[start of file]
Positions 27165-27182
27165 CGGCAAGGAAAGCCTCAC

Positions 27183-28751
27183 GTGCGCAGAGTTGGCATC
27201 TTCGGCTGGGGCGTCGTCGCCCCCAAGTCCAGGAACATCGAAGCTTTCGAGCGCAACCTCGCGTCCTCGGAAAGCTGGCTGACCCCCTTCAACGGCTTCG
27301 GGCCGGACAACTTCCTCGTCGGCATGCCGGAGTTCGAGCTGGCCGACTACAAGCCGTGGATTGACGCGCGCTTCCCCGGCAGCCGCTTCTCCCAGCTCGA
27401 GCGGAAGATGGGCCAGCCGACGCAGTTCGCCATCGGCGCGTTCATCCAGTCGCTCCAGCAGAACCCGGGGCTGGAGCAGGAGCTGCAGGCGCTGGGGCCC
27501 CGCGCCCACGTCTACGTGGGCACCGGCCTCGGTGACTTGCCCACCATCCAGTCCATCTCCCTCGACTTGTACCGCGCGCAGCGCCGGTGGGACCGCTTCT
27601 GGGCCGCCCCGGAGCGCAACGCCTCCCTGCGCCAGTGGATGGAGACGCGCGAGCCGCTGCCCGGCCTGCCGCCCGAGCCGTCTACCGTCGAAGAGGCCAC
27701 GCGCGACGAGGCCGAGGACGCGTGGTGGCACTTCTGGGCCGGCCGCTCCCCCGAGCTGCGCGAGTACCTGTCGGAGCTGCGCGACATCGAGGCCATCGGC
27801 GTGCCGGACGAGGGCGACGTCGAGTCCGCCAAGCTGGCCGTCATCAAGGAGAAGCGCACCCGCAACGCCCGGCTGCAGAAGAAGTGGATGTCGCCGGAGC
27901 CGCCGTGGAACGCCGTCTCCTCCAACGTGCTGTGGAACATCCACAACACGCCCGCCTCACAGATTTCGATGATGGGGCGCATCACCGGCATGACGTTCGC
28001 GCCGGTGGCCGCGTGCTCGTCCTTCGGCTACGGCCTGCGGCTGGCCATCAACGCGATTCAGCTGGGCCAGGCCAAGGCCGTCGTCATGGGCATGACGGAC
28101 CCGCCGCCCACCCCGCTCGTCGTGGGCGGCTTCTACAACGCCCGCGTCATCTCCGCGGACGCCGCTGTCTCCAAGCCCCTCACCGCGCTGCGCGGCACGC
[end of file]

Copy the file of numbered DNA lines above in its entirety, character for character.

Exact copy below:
Positions 27165-27182
27165 CGGCAAGGAAAGCCTCAC

Positions 27183-28751
27183 GTGCGCAGAGTTGGCATC
27201 TTCGGCTGGGGCGTCGTCGCCCCCAAGTCCAGGAACATCGAAGCTTTCGAGCGCAACCTCGCGTCCTCGGAAAGCTGGCTGACCCCCTTCAACGGCTTCG
27301 GGCCGGACAACTTCCTCGTCGGCATGCCGGAGTTCGAGCTGGCCGACTACAAGCCGTGGATTGACGCGCGCTTCCCCGGCAGCCGCTTCTCCCAGCTCGA
27401 GCGGAAGATGGGCCAGCCGACGCAGTTCGCCATCGGCGCGTTCATCCAGTCGCTCCAGCAGAACCCGGGGCTGGAGCAGGAGCTGCAGGCGCTGGGGCCC
27501 CGCGCCCACGTCTACGTGGGCACCGGCCTCGGTGACTTGCCCACCATCCAGTCCATCTCCCTCGACTTGTACCGCGCGCAGCGCCGGTGGGACCGCTTCT
27601 GGGCCGCCCCGGAGCGCAACGCCTCCCTGCGCCAGTGGATGGAGACGCGCGAGCCGCTGCCCGGCCTGCCGCCCGAGCCGTCTACCGTCGAAGAGGCCAC
27701 GCGCGACGAGGCCGAGGACGCGTGGTGGCACTTCTGGGCCGGCCGCTCCCCCGAGCTGCGCGAGTACCTGTCGGAGCTGCGCGACATCGAGGCCATCGGC
27801 GTGCCGGACGAGGGCGACGTCGAGTCCGCCAAGCTGGCCGTCATCAAGGAGAAGCGCACCCGCAACGCCCGGCTGCAGAAGAAGTGGATGTCGCCGGAGC
27901 CGCCGTGGAACGCCGTCTCCTCCAACGTGCTGTGGAACATCCACAACACGCCCGCCTCACAGATTTCGATGATGGGGCGCATCACCGGCATGACGTTCGC
28001 GCCGGTGGCCGCGTGCTCGTCCTTCGGCTACGGCCTGCGGCTGGCCATCAACGCGATTCAGCTGGGCCAGGCCAAGGCCGTCGTCATGGGCATGACGGAC
28101 CCGCCGCCCACCCCGCTCGTCGTGGGCGGCTTCTACAACGCCCGCGTCATCTCCGCGGACGCCGCTGTCTCCAAGCCCCTCACCGCGCTGCGCGGCACGC